A Businessweek article by Lu Wang last week which reported on the terrible year mutual funds had in 2011 should give investors a lot to chew on when selecting funds. The facts are stunning – only 17% of actively managed large-cap funds beat their benchmark. What might this mean for investors going forward and what are the implications for how mutual funds are rated?
We have written about closet indexing before, and it's important to consider that 2011 may be a result of the trend noted in some academic studies that closet indexing is increasing. The Businessweek article also points out that correlations among stocks were at a record high in 2011, making stock picking more difficult. This is known to happen in rough times before, but what good are historical analyses if such fundamental things can change so quickly? Would something like Active Share be a better measure to use in such times?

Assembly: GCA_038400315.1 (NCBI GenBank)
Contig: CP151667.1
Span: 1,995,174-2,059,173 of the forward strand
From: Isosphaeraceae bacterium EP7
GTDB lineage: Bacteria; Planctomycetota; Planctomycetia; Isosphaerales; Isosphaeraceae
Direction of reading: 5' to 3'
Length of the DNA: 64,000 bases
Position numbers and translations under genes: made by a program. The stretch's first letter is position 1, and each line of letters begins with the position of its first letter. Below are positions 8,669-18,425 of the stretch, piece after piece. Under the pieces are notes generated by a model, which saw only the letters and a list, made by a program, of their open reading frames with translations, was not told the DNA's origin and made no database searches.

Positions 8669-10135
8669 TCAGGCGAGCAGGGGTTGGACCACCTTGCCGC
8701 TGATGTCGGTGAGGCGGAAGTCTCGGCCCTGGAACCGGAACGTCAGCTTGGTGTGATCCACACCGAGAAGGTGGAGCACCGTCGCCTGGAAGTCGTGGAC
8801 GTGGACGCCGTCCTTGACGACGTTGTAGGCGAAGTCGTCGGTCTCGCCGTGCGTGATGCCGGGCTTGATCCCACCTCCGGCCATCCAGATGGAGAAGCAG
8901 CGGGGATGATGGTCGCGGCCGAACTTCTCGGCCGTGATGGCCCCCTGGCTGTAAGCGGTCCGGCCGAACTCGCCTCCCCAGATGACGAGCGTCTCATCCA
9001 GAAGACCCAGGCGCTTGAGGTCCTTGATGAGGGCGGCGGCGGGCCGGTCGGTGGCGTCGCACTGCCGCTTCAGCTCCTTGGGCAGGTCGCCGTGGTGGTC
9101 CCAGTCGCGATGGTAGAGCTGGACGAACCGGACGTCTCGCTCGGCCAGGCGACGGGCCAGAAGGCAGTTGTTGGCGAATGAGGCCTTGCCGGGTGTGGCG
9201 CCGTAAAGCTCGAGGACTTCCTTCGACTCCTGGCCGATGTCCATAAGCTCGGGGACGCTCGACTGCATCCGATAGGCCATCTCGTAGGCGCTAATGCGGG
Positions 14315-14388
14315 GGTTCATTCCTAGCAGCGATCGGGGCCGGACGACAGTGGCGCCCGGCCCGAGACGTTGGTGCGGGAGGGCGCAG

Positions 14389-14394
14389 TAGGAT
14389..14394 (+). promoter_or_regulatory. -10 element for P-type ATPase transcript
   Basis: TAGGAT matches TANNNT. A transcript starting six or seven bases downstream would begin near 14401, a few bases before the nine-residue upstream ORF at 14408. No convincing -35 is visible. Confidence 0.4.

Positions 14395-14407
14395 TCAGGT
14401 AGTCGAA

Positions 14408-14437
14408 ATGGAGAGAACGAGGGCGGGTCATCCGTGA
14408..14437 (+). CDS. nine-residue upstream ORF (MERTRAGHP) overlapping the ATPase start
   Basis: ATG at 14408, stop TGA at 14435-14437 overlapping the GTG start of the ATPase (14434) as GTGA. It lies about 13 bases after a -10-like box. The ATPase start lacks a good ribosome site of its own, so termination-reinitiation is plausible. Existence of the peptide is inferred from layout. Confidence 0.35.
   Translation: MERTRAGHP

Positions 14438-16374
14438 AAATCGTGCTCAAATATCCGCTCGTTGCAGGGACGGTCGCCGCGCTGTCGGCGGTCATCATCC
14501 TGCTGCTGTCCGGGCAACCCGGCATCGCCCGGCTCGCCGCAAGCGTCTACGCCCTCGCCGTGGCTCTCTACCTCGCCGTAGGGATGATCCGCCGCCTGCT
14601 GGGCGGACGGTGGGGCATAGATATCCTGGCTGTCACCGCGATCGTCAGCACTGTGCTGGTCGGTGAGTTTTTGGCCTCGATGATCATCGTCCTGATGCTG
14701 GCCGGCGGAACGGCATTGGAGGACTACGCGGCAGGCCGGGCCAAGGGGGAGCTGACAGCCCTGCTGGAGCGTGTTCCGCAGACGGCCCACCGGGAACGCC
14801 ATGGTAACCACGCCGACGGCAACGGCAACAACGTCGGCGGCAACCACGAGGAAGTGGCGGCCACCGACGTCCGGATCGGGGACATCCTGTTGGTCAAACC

There are many open questions, but we do think that in times like these, analysis based on holdings could give investors a valuable, different view into funds.